Woman@Heart

Musings on Life, Love and Lefovers

A Simpler, Kinder Christmas

No one confuses me with Martha Stewart. I wish someone would. But when any of my friends wants to create holiday centerpieces using bark, berries and spray-painted soda can holders, I’m not the first phone call they make. I know who they do call–women who turn a sprig of rosemary, three candles and a leftover Cool Whip bowl into a sight to behold. Through my green-tinged brown eyes, I admire those ladies. I barely grit my teeth when I receive their handmade holiday card and note how everyone in the family photo– even the dog–looks fabulous.

I don’t know where I was when elegance, artistry and style were being handed out. I must have been standing in the make-magic-out-of-mushroom-soup line. It’s not that I don’t admire creativity in others. Just the opposite. I’m the first one to offer a flattering comment. I’ll ask the neighborhood artisan what inspired her to place 50 floating candles in the backyard birdbath at the Fourth of July barbecue. I’m not the least bit jealous. I’m realistic. I know that if I re-created the same thing, I’d end up with 49 wet candles and a bird on fire.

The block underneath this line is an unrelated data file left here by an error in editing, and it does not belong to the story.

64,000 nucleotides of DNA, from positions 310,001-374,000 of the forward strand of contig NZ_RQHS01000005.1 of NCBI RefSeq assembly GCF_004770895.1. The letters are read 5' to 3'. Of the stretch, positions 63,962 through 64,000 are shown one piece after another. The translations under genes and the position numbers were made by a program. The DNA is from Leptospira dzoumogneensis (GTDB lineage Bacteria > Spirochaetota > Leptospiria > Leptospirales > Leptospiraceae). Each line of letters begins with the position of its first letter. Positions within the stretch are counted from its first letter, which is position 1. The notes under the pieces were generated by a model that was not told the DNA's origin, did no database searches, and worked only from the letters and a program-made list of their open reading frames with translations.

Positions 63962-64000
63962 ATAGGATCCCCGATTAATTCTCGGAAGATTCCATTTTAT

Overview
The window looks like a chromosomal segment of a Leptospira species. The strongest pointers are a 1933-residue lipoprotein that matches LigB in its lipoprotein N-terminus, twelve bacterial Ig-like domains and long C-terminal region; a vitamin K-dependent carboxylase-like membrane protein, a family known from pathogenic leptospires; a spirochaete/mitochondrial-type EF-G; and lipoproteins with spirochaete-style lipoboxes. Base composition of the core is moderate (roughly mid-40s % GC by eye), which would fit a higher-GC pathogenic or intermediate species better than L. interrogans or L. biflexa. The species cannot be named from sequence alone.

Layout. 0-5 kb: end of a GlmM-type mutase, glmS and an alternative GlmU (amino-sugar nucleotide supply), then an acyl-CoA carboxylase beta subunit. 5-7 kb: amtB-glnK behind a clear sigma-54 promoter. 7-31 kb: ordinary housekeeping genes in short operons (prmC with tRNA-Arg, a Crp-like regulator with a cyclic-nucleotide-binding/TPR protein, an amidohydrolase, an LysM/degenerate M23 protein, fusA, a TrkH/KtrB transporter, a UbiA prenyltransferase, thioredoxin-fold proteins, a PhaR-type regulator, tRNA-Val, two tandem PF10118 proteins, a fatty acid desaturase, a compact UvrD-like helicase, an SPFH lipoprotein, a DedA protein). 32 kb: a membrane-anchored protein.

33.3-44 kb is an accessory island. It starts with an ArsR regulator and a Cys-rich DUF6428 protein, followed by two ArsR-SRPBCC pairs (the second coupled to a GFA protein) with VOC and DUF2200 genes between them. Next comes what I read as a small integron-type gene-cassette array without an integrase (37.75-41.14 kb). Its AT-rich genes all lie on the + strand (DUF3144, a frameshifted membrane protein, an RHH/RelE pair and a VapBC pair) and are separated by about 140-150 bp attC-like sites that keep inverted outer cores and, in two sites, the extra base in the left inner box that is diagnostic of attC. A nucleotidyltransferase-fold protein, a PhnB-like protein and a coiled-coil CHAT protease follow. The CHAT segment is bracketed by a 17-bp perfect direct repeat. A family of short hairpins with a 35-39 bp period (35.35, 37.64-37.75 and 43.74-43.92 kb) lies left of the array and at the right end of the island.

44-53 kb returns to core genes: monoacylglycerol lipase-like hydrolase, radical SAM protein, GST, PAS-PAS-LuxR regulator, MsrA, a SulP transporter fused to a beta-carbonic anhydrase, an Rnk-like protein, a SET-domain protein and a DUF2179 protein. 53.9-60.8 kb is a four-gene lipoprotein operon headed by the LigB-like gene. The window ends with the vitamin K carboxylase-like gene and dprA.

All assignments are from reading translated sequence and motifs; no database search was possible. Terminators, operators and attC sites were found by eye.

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Still I try. I want my family to have cozy, pleasant memories of their childhood Christmases. When they were young, I envisioned my three sons, Shawn, Jake and Seth, contently huddled around our hearth, stringing popcorn and hanging ornaments. Our joyful voices would be singing all the verses to the 12 Days of Christmas or taking turns reading the Polar Express.

Of course, this  never happened. A more likely scenario: they boys were in the driveway, playing basketball and discussing the Chargers’ playoff possibilities and how their fantasy teams were doing  while I hung stockings over the fireplace.

Nevertheless,  as a mom, and now a grandmother, I’m always looking for crafty, memory-making activities that bring a loving family together. That’s why an ever-growing pile of easy-to-make holiday craft instructions inhabits a corner of my TV room. There are piles of pages I’ve collected from numerous issues of Family Circle, Better Homes & Gardens  and Good Housekeeping. The only thing larger than this stack is my intention to actually make one of these projects, one of these years with Windley, my granddaughter.

My talents don’t excel in the cooking and baking department, either. Whenever I got stuck roasting the big bird, my first step was callingl my sister, Sadye (the former Home Ec teacher), pleading for a quick lesson in stuffing preparation and a refresher on how to truss a turkey. Now that call goes to Sweet Sue, who has been instrumental in my recent mashed potato success. Windley will soon learn that her Sitie’s gingerbread houses, complete with gumdrops and licorice, come from a kit.

The fact that I’m artistically impaired hasn’t diminished my passion for the holidays. My well-worn DVDs of It’s a Wonderful Life and Miracle on 34th Street were cued up and ready to go by December 1. I’ll watch Frosty the Snowman holding a fresh box of Kleenex, because I always cry when Frosty melts.